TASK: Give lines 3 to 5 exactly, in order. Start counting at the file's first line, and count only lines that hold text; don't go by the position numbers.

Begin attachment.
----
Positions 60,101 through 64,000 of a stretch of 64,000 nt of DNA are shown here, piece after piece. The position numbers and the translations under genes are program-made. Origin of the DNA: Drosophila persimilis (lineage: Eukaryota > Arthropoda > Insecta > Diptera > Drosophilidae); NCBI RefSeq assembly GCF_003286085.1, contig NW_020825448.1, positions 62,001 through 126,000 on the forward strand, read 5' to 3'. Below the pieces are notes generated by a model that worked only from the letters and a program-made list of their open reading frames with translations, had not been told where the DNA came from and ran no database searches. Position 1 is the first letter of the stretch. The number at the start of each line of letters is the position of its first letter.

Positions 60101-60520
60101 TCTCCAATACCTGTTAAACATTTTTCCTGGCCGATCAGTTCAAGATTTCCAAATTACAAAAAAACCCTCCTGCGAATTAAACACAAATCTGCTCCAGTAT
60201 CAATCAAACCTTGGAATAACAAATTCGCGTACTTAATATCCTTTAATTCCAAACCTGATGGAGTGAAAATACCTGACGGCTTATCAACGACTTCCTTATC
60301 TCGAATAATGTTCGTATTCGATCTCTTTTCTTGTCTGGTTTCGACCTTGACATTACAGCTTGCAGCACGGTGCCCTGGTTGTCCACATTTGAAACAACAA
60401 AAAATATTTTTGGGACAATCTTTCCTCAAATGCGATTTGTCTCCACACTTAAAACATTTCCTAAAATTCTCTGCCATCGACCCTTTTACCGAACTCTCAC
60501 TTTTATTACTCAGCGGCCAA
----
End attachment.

60101 TCTCCAATACCTGTTAAACATTTTTCCTGGCCGATCAGTTCAAGATTTCCAAATTACAAAAAAACCCTCCTGCGAATTAAACACAAATCTGCTCCAGTAT
60201 CAATCAAACCTTGGAATAACAAATTCGCGTACTTAATATCCTTTAATTCCAAACCTGATGGAGTGAAAATACCTGACGGCTTATCAACGACTTCCTTATC
60301 TCGAATAATGTTCGTATTCGATCTCTTTTCTTGTCTGGTTTCGACCTTGACATTACAGCTTGCAGCACGGTGCCCTGGTTGTCCACATTTGAAACAACAA